We have previously addressed situations where a plaintiff brought a § 1983 claim that supports a grant of attorney's fees and another claim that does not, and the court found in favor of the plaintiff on the non-fee bearing claim but did not address the § 1983 claim.   Recognizing that courts will often justifiably refrain from addressing a constitutional question where it can be avoided, we have held that such a plaintiff may obtain attorney's fees even though the § 1983 claim was not decided “provided that 1) the § 1983 claim of constitutional deprivation was substantial;  and 2) the successful pendant claims arose out of a common nucleus of operative facts.”   Sw. Bell Tel. Co. v. City of El Paso, 346 F.3d 541, 551 (5th Cir.2003) (internal quotation marks omitted).   While this doctrine arose in the context of successful pendant state law claims, it has been used to award § 1988 fees to plaintiffs prevailing on non-fee-supporting federal statutory claims (Espino v. Besteiro, 708 F.2d 1002, 1008 (5th Cir.1983)) as well as non-fee-supporting federal constitutional claims (Gerling Global Reinsurance Corp. of Am. v. Garamendi, 400 F.3d 803, 808 (9th Cir.2005)) (cert. denied, 546 U.S. 978, 126 S.Ct. 563, 163 L.Ed.2d 462 (2005)).   Given our willingness to allow attorney's fees based on a successful pendant claim where the § 1983 claim was not addressed by the court, it would make no sense to deny attorney's fees for either claim where the § 1983 claim was also successful.   Therefore, where a plaintiff prevails on both a § 1983 claim and a Supremacy Clause claim that are based on a “common nucleus of operative facts,” the plaintiff may recover attorney's fees for both claims.

Here, because Plaintiffs' Supremacy Clause and unconstitutional condition claims arise from a common nucleus of operative facts, Plaintiffs would be entitled to attorney's fees on both claims if they could show that they qualify as “prevailing parties” on the basis of their success in obtaining a preliminary injunction from the district court.

2. Preliminary Injunction Did Not Entitle Plaintiffs to Prevailing Party Status

a. Supreme Court Precedent

The Supreme Court most recently addressed the meaning of “prevailing party” in Buckhannon, 532 U.S. 598, 121 S.Ct. 1835, 149 L.Ed.2d 855.   There the Court stated that a prevailing party exists where there is a “judicially sanctioned change in the legal relationship of the parties.”  Id. at 605, 121 S.Ct. 1835.   The Court noted that two circumstances that meet this test are “a judgment on the merits” and a “court-ordered consent decree.”  Id.  The Court held, however, that parties were not entitled to attorney's fees under the “catalyst theory,” that is, in circumstances in which a plaintiff “achieved the desired result because the lawsuit brought about a voluntary change in the defendant's conduct.”  Id. at 600, 121 S.Ct. 1835.   The Court found that the catalyst theory failed because a “defendant's voluntary change in conduct, although perhaps accomplishing what the plaintiff sought to achieve by the lawsuit, lacks the necessary judicial imprimatur on the change.”  Id. at 605, 121 S.Ct. 1835.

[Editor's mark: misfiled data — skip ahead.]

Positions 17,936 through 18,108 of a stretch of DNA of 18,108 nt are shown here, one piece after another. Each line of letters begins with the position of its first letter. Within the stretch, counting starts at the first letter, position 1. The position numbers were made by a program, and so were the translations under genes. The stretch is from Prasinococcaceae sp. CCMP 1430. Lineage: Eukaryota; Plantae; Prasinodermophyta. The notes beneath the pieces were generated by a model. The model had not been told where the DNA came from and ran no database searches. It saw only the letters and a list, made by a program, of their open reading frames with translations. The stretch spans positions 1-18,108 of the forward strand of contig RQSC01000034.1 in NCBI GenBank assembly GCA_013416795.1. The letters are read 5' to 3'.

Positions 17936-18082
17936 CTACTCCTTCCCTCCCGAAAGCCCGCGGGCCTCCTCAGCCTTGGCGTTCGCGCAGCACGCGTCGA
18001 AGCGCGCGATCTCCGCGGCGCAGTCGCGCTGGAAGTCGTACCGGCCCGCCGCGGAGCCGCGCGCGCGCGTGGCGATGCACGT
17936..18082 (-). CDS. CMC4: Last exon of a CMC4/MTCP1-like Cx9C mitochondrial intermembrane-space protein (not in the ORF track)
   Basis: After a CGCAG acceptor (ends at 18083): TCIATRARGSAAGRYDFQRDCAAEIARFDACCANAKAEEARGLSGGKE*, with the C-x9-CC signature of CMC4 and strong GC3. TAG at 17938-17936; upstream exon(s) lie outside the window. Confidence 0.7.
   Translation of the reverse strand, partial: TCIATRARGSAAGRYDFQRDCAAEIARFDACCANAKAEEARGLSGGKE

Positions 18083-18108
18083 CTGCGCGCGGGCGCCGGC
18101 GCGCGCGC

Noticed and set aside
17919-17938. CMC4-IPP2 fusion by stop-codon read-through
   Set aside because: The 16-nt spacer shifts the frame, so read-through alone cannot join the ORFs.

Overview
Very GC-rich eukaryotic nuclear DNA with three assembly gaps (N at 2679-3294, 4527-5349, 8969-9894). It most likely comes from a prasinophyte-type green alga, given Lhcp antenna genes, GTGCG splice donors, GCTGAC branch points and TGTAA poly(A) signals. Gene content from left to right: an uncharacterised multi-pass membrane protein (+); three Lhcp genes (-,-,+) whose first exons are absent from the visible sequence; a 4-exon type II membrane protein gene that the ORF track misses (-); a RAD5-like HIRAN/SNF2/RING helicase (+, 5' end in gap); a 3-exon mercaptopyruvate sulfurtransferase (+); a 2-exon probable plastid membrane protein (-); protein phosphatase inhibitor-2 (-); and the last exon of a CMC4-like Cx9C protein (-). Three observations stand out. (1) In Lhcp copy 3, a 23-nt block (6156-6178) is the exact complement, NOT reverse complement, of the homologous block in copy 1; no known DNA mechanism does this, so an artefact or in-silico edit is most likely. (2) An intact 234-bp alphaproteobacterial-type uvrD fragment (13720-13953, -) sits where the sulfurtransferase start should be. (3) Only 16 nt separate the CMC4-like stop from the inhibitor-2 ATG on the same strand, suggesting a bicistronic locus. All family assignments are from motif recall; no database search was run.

b. Caselaw on Preliminary Injunctions

Since Buckhannon, this circuit has not addressed under what circumstances, if any, a preliminary injunction may support an award of attorney's fees under § 1988.   A number of other circuits have taken on this question, however, with varying analyses.

Several circuits have declared that a preliminary injunction that merely preserves the status quo ante will not create a “prevailing party.”   The Eleventh Circuit has stated that “a preliminary injunction on the merits, as opposed to a merely temporary order which decides no substantive issues but merely maintains the status quo, entitles one to prevailing party status and an award of attorney's fees.”  Taylor v. City of Fort Lauderdale, 810 F.2d 1551, 1558 (11th Cir.1987).   An exception exists where a court later determines that the preliminary injunction that would otherwise support prevailing party status was granted by the district court through “a mistake in law.”  Id.2  Similarly, the Eighth Circuit has stated that “a preliminary injunction granting temporary relief that merely maintains the status quo does not confer prevailing party status.”   N. Cheyenne Tribe v. Jackson, 433 F.3d 1083, 1086 (8th Cir.2006).   The court did allow that “some preliminary injunctions are sufficiently akin to final relief on the merits to confer prevailing party status.”  Id.  An example of the latter is where the preliminary injunction “alters the course of a pending administrative proceeding and the party's claim for a permanent injunction is rendered moot by the impact of the preliminary injunction.”  Id.